To ensure accurate and reliable results, I will be undergoing 3 trials for each experiment. This is so I will then be able to calculate an average, thus my data will be more reliable. I will also maintain all the controlled variables and only varying the input of current.

Method

Set up the apparatus and circuit as shown in the diagram

Fill a beaker with 100cm3 of nickel sulphate

Weigh the cathode using the electronic balance and record the initial mass of it

File the Nickel electrodes using sandpaper to remove any impurities

Place each electrode pair into the beaker with nickel sulphate

Attach the electrodes to opposite sites of the beaker (measure with a ruler the distance between, it should be around 4cm) by bending the electrodes it

Adjust the current to 0.5 amps using the variable resistor

Connect the electrolytes into the circuit by clipping on the wires and turn the power pack on

Using the stopwatch, time for 2 minutes whilst looking at the ammeter to ensure the current remains the same

After 2 minutes, turn the power pack off and take the cathode out.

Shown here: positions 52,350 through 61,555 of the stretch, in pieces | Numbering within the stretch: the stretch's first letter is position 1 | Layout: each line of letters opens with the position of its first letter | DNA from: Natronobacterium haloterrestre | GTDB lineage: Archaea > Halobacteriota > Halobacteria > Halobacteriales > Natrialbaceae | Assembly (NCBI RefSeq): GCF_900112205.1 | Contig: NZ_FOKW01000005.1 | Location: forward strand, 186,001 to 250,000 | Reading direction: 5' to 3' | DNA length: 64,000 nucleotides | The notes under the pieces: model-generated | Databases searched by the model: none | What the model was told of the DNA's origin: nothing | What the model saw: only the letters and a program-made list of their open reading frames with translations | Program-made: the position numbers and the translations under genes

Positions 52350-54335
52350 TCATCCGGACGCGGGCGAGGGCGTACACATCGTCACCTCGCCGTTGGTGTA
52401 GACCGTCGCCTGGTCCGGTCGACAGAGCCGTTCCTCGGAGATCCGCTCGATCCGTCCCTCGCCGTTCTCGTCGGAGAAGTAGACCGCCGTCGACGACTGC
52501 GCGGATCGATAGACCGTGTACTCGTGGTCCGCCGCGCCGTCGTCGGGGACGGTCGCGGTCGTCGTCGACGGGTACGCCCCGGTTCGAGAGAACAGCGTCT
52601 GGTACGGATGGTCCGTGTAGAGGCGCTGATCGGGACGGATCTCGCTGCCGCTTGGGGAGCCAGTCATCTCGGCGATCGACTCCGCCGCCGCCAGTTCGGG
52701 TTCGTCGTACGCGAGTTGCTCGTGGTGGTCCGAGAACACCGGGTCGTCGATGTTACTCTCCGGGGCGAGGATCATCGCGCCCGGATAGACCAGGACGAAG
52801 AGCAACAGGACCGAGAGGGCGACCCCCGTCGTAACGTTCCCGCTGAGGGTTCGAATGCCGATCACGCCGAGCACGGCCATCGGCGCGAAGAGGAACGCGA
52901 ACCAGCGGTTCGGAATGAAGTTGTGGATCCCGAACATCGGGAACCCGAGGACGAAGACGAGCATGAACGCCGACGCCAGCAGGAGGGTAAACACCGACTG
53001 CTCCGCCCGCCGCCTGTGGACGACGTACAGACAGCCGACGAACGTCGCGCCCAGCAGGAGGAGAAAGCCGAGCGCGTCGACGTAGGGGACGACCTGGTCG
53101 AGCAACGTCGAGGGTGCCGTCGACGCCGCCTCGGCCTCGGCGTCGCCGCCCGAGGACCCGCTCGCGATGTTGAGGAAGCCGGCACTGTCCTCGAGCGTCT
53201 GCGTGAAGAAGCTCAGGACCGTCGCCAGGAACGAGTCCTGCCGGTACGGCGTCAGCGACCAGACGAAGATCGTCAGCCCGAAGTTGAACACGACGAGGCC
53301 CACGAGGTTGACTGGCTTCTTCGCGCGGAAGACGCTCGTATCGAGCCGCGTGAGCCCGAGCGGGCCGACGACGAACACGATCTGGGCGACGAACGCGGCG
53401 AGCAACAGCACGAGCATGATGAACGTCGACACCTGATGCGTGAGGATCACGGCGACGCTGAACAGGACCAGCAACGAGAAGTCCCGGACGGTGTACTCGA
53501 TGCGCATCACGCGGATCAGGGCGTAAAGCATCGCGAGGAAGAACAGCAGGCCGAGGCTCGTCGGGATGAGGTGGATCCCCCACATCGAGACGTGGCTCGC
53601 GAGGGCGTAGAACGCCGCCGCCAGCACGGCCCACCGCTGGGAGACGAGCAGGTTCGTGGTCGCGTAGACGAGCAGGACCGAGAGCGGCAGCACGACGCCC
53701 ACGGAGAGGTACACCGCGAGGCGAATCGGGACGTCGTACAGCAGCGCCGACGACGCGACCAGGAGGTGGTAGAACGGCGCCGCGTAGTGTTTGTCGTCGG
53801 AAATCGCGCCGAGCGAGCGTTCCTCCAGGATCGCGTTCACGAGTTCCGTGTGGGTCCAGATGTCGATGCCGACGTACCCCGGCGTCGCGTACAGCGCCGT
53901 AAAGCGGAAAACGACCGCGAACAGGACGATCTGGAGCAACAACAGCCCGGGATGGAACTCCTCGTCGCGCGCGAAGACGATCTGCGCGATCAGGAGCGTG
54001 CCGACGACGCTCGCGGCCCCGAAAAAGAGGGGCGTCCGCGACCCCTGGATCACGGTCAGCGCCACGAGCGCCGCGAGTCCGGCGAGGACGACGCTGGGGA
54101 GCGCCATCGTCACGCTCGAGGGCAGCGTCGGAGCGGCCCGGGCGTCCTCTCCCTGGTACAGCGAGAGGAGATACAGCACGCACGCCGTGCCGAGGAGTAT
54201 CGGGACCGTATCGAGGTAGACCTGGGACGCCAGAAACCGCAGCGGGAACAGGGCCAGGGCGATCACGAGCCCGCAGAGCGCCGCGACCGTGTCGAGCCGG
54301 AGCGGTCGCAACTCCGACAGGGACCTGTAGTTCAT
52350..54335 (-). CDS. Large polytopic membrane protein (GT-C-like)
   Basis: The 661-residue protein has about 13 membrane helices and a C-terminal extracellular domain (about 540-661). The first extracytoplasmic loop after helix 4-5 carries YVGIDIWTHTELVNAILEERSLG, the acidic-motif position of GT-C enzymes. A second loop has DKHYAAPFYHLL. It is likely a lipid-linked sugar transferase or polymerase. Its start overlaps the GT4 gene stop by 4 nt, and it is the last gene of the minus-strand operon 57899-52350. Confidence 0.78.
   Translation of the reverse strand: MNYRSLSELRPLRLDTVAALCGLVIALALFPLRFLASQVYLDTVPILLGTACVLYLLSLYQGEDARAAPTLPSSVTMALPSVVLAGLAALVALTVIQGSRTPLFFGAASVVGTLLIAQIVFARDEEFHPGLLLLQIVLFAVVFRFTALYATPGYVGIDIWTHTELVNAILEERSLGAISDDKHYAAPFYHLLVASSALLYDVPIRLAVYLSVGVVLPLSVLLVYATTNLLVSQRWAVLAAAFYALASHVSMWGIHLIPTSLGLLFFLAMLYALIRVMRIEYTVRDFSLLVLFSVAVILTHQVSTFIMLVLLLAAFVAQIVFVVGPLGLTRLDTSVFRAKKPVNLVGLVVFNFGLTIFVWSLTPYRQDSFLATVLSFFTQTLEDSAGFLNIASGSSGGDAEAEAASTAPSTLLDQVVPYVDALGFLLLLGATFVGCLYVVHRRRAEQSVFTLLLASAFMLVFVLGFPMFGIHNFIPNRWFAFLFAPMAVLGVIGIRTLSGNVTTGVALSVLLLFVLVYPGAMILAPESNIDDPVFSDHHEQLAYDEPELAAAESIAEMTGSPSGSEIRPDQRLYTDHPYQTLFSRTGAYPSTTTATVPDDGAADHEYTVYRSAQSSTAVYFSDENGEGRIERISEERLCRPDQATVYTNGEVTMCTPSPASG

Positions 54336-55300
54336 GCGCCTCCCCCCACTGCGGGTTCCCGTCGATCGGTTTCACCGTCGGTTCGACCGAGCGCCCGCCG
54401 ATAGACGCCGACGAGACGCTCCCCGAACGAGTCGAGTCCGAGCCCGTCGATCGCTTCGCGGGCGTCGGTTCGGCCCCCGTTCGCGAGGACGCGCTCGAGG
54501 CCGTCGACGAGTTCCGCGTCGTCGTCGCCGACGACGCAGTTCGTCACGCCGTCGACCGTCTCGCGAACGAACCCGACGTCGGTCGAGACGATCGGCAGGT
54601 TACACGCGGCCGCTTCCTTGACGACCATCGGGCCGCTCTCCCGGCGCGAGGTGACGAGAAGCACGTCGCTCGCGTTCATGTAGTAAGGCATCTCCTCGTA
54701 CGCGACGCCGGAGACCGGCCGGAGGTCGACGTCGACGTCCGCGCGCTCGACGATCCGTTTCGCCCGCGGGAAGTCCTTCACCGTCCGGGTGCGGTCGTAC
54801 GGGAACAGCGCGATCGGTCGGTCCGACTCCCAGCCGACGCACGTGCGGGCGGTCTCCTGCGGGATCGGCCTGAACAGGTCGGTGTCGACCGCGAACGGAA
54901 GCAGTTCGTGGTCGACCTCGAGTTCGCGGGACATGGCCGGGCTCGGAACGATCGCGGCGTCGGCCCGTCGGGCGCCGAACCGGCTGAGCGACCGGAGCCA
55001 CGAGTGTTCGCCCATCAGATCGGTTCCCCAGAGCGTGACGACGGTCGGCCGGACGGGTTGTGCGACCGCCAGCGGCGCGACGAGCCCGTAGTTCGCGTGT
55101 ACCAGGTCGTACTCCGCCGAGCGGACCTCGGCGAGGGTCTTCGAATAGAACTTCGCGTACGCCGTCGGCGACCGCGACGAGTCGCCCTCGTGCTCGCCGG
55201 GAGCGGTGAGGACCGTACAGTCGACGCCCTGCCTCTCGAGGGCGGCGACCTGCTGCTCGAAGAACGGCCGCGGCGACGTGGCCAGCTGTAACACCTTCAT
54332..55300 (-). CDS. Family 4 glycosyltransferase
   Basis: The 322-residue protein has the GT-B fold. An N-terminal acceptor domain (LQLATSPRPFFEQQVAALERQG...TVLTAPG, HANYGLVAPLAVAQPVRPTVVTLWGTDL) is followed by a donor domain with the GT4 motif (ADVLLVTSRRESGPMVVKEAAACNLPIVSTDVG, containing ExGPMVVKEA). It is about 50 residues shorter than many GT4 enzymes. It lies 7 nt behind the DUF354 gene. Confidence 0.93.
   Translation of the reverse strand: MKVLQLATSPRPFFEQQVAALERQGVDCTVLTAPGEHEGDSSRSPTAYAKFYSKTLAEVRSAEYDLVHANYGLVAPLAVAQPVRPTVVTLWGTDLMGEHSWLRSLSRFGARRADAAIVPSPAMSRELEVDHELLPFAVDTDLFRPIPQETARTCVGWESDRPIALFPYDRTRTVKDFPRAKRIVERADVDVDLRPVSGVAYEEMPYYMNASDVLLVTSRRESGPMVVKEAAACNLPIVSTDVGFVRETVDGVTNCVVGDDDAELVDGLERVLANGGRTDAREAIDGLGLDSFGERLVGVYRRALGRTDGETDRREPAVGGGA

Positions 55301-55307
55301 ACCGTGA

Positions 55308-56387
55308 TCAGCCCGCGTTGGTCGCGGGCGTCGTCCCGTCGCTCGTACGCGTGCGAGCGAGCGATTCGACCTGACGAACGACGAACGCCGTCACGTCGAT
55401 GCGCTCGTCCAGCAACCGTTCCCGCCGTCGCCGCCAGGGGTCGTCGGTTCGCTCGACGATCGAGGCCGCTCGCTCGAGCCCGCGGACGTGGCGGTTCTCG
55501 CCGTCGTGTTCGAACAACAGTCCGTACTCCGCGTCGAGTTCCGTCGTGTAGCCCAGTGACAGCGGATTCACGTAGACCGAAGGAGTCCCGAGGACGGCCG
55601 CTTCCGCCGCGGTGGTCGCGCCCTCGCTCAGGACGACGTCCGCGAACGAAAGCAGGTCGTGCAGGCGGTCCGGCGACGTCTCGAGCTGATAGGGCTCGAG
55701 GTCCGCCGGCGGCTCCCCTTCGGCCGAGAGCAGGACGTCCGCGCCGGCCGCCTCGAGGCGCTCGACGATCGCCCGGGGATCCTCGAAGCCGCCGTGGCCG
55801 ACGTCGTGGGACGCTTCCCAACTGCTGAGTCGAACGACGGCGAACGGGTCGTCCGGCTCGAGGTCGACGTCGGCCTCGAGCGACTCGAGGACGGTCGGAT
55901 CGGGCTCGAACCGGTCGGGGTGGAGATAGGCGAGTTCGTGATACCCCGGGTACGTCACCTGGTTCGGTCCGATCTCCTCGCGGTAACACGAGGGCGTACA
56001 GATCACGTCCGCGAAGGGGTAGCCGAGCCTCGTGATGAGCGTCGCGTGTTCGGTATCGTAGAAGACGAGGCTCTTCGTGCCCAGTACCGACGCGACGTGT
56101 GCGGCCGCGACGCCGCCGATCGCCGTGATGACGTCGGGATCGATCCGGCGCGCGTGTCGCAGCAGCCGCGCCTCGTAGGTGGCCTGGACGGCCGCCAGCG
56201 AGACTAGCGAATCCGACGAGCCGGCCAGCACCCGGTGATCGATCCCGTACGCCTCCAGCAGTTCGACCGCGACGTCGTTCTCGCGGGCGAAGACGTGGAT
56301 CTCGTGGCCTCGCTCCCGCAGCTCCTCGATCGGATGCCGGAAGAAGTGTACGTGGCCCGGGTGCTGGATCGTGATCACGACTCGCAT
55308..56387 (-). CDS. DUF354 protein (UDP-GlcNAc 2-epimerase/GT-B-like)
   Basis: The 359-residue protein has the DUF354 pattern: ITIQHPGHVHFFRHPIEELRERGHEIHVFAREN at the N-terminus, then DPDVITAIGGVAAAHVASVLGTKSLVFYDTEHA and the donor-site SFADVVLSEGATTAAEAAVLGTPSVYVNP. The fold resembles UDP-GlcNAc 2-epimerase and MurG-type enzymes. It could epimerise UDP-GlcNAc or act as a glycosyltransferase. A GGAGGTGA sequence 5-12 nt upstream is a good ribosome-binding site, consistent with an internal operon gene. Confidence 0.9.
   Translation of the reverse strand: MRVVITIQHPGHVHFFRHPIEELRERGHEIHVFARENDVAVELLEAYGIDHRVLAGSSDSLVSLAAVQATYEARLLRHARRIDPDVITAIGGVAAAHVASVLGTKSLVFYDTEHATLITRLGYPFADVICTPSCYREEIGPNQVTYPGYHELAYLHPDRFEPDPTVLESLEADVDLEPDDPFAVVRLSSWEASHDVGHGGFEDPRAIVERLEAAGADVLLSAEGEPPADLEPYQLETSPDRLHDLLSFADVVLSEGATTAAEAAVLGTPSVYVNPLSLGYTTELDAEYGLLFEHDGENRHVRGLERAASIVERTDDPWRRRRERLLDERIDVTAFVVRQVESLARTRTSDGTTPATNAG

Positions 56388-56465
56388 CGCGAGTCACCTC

Wash the cathode carefully with distilled water and dry it with a paper towel

Weigh the cathode again using the electronic balance and record the mass

Repeat the steps 1 to 12 again for 1 amps, 1.5 amps, 2 amps and 2.5 amps

Initial Mass of Cathode (±0.001g)

Final Mass of Cathode (±0.001g)

Change in mass

(±0.001g)

Average mass gained (±0.002 g)

Data table

The table above is a draft up of the raw data results table I will be using for my final readings from the experiment. It includes columns with headings, 3 trials, units and uncertainties and the average mass gained from the whole experiment. From these results, I can also draw a graph to easier represent the data and can also spot patterns or anomalous data that occur in the results.

The actual theoretical mass of nickel deposited at the cathode can also be calculated with a few equations:

Charge (C)= Current (A) x Time (s)

Moles of electrons= Charge (C)/ 96500

Moles of Nickel= moles of electrons/2

Mass= moles x RAM

The total percentage of random uncertainty can be calculated for my final answer in order to determine whether my experiment was fully successful and that the results are accurate.

Wires

Crocodile clips

Stopwatch

Sandpaper

Ruler

Electronic balance

________________

[1] Neuss, Geoffrey. IB Study Guide: Chemistry: Study Guide. [s.l.]: Oxford UP, 2007. Print.

[2] “Faraday’s laws of electrolysis”. Encyclopædia Britannica. Encyclopædia Britannica Online.

Encyclopædia Britannica Inc., 2012. Web. 04 Oct. 2012

<http://www.britannica.com/EBchecked/topic/201755/Faradays-laws-of-electrolysis>.